First, it has opened a now 10-strong chain of own-brand shops, many in more interesting, niche locations: “It’s tempting with such an old business to just sit here making shoes and, as a manufacturer, to think that’s all there is to it,” says joint MD William Church, “but you have to understand the power of retail now to build a brand and develop sales.” These, indeed, are of footwear – for men but also, tellingly, for women too now – of a much more modern styling than is typical out of Northampton.
“There was a time when the factory felt like a ball and chain – with brands approaching us to make their shoes, and dropping out of that process at will,” says Church, a tall, slender, besuited man, with a passing resemblance to his distinguished’ looking, cousin. “Opening shops has allowed more control over supply and the brand, of what is sold and how it’s presented – and that is deliberately in contrast to the way in which most Northampton shoes are sold,” says Church. “What we make has to feel cleaner (meaning less fussy, less detailed, more obviously contemporary) to be relevant to people now. It’s about having a fashion edge, albeit a fairly safe fashion edge. Goodyear welting is an amazing construction, but it has to be part of a more compelling proposition now.”
GOODYEAR WELTING EXPLAINED
Goodyear welting dates back to 1869. In simple terms, it involves attaching the outer sole to the upper of a shoe by way of a welt – a rim of tough leather through which stitches are machine-sewn to link the two together (forming, as it were, the filling in the sandwich). There are two advantages to this: first, it makes the shoe water-tight; second, it allows the sole to be easily replaced once it has worn out, meaning that an initially expensive shoe can, if well cared-for, offer great value over a lifetime. The rigidity of the construction – using a bed of cork filler – means that Goodyear-welted shoes are often hard to break in, but then become very comfortable (and properly supportive).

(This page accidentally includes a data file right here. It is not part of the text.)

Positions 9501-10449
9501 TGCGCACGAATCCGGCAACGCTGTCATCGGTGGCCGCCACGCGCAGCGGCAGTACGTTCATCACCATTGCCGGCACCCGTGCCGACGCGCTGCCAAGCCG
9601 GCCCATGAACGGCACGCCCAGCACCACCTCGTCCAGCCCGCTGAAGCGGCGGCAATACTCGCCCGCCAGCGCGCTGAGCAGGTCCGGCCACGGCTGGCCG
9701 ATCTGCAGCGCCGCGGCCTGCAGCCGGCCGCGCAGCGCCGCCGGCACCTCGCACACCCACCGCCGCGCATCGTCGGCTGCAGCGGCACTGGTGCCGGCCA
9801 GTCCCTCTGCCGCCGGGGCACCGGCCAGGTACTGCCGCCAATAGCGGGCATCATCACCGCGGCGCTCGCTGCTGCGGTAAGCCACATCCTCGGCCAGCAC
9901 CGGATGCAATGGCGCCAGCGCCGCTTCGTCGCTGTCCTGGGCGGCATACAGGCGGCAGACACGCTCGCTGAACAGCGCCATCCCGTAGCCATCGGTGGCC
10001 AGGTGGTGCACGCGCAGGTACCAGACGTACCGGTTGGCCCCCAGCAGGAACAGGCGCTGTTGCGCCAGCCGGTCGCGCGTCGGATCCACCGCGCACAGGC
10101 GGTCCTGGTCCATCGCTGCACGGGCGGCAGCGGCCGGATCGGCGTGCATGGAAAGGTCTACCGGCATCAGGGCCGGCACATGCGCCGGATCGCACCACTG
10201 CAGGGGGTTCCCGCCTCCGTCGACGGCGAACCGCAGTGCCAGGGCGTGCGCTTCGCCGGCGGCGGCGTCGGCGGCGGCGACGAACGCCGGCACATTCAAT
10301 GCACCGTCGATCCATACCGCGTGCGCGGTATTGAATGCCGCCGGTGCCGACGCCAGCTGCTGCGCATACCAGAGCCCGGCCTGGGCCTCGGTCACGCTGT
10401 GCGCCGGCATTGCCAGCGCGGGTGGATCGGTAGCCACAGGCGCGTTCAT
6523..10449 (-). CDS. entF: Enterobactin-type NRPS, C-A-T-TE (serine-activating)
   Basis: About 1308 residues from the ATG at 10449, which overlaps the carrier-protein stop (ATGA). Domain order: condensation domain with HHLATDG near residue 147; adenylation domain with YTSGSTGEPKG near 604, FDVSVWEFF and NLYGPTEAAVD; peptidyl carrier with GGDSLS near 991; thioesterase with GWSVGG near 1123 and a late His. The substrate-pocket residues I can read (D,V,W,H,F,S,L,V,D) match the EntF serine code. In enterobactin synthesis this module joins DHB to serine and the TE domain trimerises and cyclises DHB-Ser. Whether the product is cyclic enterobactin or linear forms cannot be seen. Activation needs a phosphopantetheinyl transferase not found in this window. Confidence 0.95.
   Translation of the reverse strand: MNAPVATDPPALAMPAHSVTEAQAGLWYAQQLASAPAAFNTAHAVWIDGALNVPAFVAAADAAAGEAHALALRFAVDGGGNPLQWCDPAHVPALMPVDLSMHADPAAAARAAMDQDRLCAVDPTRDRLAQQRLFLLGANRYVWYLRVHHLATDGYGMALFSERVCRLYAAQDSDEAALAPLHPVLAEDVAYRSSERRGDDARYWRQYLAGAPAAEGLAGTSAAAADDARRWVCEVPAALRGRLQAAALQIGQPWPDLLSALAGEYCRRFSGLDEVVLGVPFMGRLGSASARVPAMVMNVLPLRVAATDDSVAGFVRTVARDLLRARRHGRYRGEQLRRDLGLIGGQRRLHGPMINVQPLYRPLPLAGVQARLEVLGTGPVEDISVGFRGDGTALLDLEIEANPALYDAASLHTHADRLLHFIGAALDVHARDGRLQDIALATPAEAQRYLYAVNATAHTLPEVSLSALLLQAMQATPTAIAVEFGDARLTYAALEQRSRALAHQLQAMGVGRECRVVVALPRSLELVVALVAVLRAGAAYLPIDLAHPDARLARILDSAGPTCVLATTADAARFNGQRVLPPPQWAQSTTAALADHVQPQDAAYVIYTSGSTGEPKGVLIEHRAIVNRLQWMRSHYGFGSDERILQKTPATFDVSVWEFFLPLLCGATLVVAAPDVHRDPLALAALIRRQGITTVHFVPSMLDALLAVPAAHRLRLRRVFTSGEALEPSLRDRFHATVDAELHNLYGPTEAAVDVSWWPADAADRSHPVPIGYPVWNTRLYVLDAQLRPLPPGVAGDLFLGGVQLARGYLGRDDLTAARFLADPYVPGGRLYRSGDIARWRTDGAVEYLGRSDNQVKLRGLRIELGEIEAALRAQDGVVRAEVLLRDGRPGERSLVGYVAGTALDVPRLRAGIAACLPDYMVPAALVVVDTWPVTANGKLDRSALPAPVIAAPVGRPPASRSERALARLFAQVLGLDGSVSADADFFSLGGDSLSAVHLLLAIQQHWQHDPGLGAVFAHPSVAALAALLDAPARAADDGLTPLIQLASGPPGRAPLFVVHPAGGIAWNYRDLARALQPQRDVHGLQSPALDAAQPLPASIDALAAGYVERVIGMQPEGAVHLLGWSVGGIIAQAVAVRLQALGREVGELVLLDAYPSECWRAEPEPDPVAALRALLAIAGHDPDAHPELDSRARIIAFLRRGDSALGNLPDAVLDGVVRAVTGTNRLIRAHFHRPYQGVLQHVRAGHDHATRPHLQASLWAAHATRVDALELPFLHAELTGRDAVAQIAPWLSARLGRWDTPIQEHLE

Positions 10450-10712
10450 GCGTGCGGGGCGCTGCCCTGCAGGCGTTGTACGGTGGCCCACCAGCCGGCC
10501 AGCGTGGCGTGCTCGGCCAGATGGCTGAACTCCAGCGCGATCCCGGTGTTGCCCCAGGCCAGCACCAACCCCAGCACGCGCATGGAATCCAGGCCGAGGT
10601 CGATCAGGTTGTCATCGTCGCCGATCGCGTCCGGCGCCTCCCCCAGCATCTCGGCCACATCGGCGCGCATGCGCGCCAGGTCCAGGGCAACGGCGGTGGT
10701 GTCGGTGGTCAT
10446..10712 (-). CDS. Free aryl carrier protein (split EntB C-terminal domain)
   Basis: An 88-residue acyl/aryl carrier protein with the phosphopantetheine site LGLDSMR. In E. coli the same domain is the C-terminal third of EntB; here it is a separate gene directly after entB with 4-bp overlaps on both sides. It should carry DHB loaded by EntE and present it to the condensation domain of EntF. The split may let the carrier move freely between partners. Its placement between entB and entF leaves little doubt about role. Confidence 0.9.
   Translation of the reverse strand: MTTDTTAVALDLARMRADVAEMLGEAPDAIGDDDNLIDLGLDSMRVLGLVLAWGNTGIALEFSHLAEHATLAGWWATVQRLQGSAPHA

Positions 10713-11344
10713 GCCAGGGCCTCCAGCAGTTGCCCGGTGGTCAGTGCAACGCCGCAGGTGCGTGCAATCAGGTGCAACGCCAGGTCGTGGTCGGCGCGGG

I, and others, have certainly long suspected that the UK’s traditional shoemakers were effectively on their way out – having failed to adjust both to macro-trends like the breakdown of office dress codes, but also micro-trends, like the generations brought up wearing sneakers and expecting the instant comfort that a Goodyear-welted shoe rarely brings. Not for nothing have Goodyear-welted shoes sold best in Asia, where the ‘Made in England’ tag outweighs most other considerations.
“But even with those issues I think people still covet a pair of Goodyear-welted shoes,” says Church, “accepting as we must that £350 is a lot of money. I don’t worry about the longer-term future of the business because I’ve been in the industry long enough to know demand is cyclical. It’s a question of waiting until the fashion barometer points in our direction again.”
Take-out: Long-standing products are at risk of losing relevance, if they don’t keep looking forward
Cutting templates for the calf skin
Designing a brogue shoe on the last
William Church, joint MD of Joseph Cheaney
Component parts of leather are stitched together to form the shoe upper